Kaiapoi flood protection | McIntoshs bend rock works
Works to reduce flood risk to the Kaiapoi township are planned from December 2020 to July 2021.
The Waimakariri and Kaiapoi River stopbanks are part of the Waimakariri-Eyre-Cust flood protection system. We will be strengthening the riverbank rock lining and placing stopbank rock armouring along the riverbank. We will also carry out improvements to the Ferry Road carpark, riverbank access tracks, and wetlands.
These upgrades will be carried out by Environment Canterbury, with funding support from the Ministry of Business Innovation and Employment’s Provincial Development Unit (PDU).
Find out more about Kaiapoi flood protection works at McIntoshs bend (PDF File, 368.46KB).
McIntoshs bend is a stretch of berm on the north bank of the Waimakariri River, on Ferry Road east of Kaiapoi Township. It’s a popular fishing and whitebaiting spot with a picnic area.
A platform is available for wheelchair users and blind anglers – see below for key access details.
Walkers and cyclists can travel along the top of the stop bank from Kaiapoi, through McIntoshs to Kairaki beach, with views over the river and bird watching opportunities along the way.
Please check notices and events for the latest information.
Located on the north bank of the Waimakariri River between Kaiapoi and Kairaki Beach, McIntoshs is a popular fishing and whitebaiting spot with a picnic area.
The Kairaki Beach entrance opens onto the river mouth and Pegasus Bay. The main entrance point to McIntoshs is from a carpark located on Ferry Ave. McIntoshs can also be accessed on foot or by cycle from Askeaton Reserve, Kaiapoi, Featherstone Ave and Kairaki.
Dogs must be kept under effective control at all times. No barbecues are provided but visitors are welcome to bring their own, provided they are gas only and used in areas clear of vegetation. Light no fires. Dial 111 immediately if you see smoke or flames.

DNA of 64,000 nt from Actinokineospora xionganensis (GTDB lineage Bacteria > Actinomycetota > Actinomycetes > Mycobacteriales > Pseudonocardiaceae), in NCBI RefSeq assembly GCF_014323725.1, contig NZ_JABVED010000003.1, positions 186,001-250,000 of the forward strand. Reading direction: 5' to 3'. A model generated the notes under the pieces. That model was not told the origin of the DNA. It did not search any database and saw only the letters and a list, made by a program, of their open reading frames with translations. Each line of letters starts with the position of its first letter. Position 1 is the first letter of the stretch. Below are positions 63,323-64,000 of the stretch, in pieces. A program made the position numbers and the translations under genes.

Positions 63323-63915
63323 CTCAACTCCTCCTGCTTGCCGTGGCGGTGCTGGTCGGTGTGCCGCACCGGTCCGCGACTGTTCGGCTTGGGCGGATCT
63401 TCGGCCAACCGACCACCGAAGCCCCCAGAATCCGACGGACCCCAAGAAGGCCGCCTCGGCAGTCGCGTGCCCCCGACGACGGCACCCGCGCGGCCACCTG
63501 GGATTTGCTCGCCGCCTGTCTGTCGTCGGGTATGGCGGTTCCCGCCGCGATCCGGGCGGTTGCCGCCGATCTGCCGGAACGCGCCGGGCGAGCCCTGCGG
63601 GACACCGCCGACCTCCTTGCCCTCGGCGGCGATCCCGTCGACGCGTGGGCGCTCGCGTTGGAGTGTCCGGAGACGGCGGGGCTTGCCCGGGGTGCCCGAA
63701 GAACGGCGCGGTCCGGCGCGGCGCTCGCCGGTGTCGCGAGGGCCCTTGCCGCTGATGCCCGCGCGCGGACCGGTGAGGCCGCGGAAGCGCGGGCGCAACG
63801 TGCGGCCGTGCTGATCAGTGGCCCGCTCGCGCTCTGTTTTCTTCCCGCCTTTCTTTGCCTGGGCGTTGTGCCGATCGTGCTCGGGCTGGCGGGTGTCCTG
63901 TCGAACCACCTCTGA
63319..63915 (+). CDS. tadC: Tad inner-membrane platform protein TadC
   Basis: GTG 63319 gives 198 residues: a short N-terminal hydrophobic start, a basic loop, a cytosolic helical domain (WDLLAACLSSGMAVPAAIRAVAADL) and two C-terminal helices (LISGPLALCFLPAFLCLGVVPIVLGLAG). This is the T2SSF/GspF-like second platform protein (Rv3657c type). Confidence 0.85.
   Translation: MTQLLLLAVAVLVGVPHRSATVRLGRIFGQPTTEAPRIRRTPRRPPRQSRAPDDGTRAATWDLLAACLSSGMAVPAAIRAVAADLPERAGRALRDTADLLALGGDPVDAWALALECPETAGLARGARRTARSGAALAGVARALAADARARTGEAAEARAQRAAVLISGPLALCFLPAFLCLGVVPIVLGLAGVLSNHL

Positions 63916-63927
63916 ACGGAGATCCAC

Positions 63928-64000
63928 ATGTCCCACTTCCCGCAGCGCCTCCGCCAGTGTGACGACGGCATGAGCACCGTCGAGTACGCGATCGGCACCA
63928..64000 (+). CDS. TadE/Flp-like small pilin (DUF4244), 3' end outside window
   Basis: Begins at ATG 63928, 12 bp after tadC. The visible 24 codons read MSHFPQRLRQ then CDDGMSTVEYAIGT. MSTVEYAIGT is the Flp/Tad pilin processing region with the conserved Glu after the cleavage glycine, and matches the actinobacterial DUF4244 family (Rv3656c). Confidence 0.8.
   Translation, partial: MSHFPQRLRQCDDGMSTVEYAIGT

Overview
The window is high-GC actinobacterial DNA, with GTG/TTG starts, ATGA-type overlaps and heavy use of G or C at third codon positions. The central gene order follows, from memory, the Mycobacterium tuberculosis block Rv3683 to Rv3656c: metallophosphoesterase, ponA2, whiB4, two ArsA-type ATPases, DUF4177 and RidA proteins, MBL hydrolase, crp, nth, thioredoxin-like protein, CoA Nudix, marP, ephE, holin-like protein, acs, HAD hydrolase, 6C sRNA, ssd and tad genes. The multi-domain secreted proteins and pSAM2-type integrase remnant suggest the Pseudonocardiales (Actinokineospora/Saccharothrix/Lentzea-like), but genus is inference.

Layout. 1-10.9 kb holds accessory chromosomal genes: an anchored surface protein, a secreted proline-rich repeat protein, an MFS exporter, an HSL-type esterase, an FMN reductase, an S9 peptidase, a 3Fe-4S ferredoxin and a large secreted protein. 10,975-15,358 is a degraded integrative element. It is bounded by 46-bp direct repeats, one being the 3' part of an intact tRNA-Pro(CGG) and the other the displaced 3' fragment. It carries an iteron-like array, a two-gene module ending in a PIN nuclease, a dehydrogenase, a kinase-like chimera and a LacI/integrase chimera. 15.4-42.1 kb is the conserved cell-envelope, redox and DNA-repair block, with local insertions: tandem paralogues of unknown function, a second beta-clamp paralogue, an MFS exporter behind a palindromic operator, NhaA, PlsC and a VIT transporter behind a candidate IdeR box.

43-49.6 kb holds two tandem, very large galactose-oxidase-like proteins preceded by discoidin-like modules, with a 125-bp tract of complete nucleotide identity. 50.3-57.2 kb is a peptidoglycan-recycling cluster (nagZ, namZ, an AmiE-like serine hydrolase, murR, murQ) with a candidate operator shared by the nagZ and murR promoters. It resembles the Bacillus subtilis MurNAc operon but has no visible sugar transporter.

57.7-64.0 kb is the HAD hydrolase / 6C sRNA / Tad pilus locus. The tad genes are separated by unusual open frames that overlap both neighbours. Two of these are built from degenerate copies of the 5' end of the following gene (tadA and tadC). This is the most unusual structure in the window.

Wheelchair access fishing platform - Wheelchair anglers can pick up a key from Blackwell's Department Store in Kaiapoi. A key provides access from 1 October until 30 September the following year. Locks are changed annually and for fishing access only and users must hold a current fishing licence. Breaches will result in confiscation of your key or refusal to supply a key for the following season.
Portaloo - during the summer months
Fishing - fishing and white baiting.
Shared use cycle/walkway - Links Kaiapoi to the beach communities and Te Kōhaka o Tūhaitara Coastal Park.
Bird watching - Great braided-river and estuarine bird watching opportunities.
Picnics - A variety of informal picnic settings at McIntoshs with developed picnic spaces at Kairaki Beach.
Kairaki was an important mahinga kai area for local Māori with an abundance of shellfish and fish species.
Early Pakeha settlers in the Kairaki region used it as a cattle rearing area. The first European settler at Kairaki was David Tibbitts. Later settlers included Kenneth and Grace McIntosh who emigrated from Scotland. The couple settled in Kaiapoi and had 12 children including Hector and Robert. Hector went on to become mayor of Kaiapoi Council between 1924 and 1927. His brother, Robert, was elected Mayor of Rangiora in 1925 and the two brothers established the McIntosh Shield to encourage friendly rivalry between the two towns.
Kairaki beach became a favourite picnic spot during the 1860s and the Kaiapoi Volunteer Rifles had a range out in the adjacent sandhills. The original Beach Road was a track across the wetlands, but it was not until the 1870s that a stable road to the beach was made.
By 1931, works to straighten the Waimakariri River’s lower reaches were completed. These were carried out to move shingle and floodwaters out to sea at a faster rate than the river's natural meandering form would allow. However, the newly excavated entrance through the sand hills to the sea was a failure when the river continued its old course.
It was not until the flood of 1940 that the river abandoned the Brooklands Lagoon and made straight for the sea forming today’s mouth. Many ships plied this section of the river, with Kaiapoi serving as a trading port from the early 1850s until it officially closed in 1969.